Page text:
Trade protectionism was the main topic discussed by finance ministers and central bank governors at the Group of 20 (G20) ministerial meeting in Buenos Aires which came to a close on Tuesday.
"The importance of international trade has been reaffirmed and we ratified that we must continue dialogue," said Argentina's Finance Minister Nicolas Dujovne.
Argentina Central Bank President Federico Sturzenegger added that "there is an understanding that trade is good ... we must deepen agreements so all may win."
The representatives voiced their rejection to the recently introduced U.S. tariffs on steel and aluminum imports, as well as other protectionist measures.
The G20 meetings typically concluded with a joint statement, known as a communique which reflects shared values and goals.
The joint statement of the meeting defended multilateral trading system by saying "international trade and investment are important engines of growth, productivity, innovation, job creation and development."
Minister of Economy, Industry and Competitiveness of Spain, Roman Escolano, told the press that "protectionism was discussed and the participants think it is a great historical mistake."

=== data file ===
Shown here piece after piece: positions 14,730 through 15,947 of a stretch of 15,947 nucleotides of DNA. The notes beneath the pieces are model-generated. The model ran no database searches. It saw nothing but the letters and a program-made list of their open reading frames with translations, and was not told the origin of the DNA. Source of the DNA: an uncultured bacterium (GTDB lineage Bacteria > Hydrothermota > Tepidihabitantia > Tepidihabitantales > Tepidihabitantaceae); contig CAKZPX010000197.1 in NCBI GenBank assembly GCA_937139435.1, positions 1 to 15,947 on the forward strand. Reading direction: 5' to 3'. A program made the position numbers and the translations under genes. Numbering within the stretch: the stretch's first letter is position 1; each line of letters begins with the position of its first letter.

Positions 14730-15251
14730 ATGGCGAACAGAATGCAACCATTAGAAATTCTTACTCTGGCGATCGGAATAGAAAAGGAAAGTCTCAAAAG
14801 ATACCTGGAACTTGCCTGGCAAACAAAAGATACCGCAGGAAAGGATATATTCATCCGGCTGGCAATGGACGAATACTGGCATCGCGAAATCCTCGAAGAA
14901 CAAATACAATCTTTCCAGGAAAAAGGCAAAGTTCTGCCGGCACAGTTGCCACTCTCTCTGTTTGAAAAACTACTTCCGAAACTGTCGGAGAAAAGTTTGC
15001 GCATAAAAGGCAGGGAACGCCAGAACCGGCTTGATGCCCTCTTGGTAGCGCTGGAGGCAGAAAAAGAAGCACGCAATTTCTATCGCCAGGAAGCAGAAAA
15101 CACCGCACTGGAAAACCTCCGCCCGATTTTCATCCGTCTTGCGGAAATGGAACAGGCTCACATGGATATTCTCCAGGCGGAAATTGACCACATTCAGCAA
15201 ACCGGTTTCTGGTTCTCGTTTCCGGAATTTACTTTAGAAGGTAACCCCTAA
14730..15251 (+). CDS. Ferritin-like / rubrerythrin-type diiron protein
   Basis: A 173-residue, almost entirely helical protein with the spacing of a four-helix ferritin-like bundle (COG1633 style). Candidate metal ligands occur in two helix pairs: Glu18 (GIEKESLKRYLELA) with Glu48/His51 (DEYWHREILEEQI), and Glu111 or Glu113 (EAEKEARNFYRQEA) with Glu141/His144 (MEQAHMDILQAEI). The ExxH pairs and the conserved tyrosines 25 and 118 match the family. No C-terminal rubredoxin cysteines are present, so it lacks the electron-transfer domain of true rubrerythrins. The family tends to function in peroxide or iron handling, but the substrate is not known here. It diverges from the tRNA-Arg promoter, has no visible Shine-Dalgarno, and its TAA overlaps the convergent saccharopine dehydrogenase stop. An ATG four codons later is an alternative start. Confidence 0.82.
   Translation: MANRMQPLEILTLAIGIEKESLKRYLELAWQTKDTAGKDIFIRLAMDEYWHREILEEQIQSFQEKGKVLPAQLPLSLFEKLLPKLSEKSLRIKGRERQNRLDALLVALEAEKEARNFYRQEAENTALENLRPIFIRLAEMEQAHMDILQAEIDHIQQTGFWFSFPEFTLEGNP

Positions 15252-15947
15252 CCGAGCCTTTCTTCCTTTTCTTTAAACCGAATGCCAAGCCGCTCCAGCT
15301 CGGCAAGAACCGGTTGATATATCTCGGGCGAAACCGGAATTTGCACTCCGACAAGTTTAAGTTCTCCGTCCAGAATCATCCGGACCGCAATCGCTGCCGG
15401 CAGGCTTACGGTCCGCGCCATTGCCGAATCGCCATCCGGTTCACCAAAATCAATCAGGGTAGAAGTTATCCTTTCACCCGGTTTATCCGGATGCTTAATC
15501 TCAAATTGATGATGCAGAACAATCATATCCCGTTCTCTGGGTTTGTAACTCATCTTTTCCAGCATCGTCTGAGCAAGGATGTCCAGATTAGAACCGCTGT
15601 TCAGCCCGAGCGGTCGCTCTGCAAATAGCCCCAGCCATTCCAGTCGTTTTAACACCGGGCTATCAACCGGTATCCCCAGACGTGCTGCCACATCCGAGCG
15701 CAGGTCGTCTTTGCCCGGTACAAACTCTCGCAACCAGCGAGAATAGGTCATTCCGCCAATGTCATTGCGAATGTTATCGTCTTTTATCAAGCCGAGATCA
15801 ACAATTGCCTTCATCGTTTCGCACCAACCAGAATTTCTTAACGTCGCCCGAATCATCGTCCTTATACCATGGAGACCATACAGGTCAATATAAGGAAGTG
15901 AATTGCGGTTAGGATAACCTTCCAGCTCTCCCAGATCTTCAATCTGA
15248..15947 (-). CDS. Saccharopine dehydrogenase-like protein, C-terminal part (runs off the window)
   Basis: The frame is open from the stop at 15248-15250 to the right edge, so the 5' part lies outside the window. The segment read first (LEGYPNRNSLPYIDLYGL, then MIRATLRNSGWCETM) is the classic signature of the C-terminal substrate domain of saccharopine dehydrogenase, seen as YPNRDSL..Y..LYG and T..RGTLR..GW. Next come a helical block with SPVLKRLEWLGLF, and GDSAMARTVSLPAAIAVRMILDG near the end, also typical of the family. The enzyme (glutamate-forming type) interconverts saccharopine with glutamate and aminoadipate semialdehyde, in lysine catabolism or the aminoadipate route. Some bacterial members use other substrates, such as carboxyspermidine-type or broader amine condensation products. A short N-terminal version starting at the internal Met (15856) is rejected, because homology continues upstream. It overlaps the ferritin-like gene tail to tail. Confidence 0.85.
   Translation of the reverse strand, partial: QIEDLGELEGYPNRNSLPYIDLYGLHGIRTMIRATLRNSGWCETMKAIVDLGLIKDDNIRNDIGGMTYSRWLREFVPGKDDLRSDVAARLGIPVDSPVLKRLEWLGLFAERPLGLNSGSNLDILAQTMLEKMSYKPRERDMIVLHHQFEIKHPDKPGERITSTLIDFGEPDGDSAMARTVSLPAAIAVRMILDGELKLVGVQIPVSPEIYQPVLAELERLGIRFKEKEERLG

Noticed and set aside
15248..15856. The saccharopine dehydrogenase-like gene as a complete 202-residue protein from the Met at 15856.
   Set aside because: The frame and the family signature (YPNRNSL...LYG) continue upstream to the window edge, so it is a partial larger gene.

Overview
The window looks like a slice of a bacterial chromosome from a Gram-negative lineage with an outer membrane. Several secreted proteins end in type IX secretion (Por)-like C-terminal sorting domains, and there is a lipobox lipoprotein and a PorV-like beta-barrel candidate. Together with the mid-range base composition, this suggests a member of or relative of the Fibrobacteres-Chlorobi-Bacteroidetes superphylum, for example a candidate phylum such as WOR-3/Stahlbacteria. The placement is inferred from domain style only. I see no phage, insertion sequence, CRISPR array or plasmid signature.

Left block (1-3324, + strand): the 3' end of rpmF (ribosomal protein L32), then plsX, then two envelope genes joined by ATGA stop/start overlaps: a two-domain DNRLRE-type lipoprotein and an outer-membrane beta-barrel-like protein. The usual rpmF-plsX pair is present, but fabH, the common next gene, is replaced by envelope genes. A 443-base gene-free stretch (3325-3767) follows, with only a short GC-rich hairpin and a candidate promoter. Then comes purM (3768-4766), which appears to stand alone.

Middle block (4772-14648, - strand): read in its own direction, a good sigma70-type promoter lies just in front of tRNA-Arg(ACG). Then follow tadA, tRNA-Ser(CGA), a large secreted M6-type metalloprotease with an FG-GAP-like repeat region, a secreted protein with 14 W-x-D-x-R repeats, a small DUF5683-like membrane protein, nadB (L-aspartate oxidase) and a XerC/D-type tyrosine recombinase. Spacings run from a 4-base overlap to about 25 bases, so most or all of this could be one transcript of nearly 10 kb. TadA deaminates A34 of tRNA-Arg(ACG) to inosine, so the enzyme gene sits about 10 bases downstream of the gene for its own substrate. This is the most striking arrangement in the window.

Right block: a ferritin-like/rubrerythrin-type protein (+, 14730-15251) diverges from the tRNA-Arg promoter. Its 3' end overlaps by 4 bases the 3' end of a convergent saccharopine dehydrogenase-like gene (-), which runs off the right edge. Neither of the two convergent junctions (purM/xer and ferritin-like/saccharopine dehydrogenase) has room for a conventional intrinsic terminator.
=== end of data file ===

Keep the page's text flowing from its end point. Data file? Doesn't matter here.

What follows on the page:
The joint statement also said that "the global financial system must remain open, resilient and supportive of growth and grounded in agreed international standards."
"We will continue to closely monitor and, if necessary, address emerging risks and vulnerabilities in the financial system," it said.
The ministers also dwelt on the need to bring cryptocurrencies under sharper regulation. They acknowledged the technological innovation "has the potential to improve the efficiency and inclusiveness of the financial system more broadly."
However, they pointed out the risks, saying that "Crypto-assets ... raise issues with respect to consumer and investor protection, market integrity, tax evasion, money laundering and terrorist financing ... we call on international standard-setting bodies to continue their monitoring of crypto-assets and their risks."
With the presence of 57 delegations from countries and institutions, this is the first of five such meetings to be held before Argentina hosts the G20 summit from Nov. 30 to Dec. 1.
The second meeting of G20 finance ministers and central bank governors will be held in Washington on April 20 before returning to the Argentinean capital on July 21.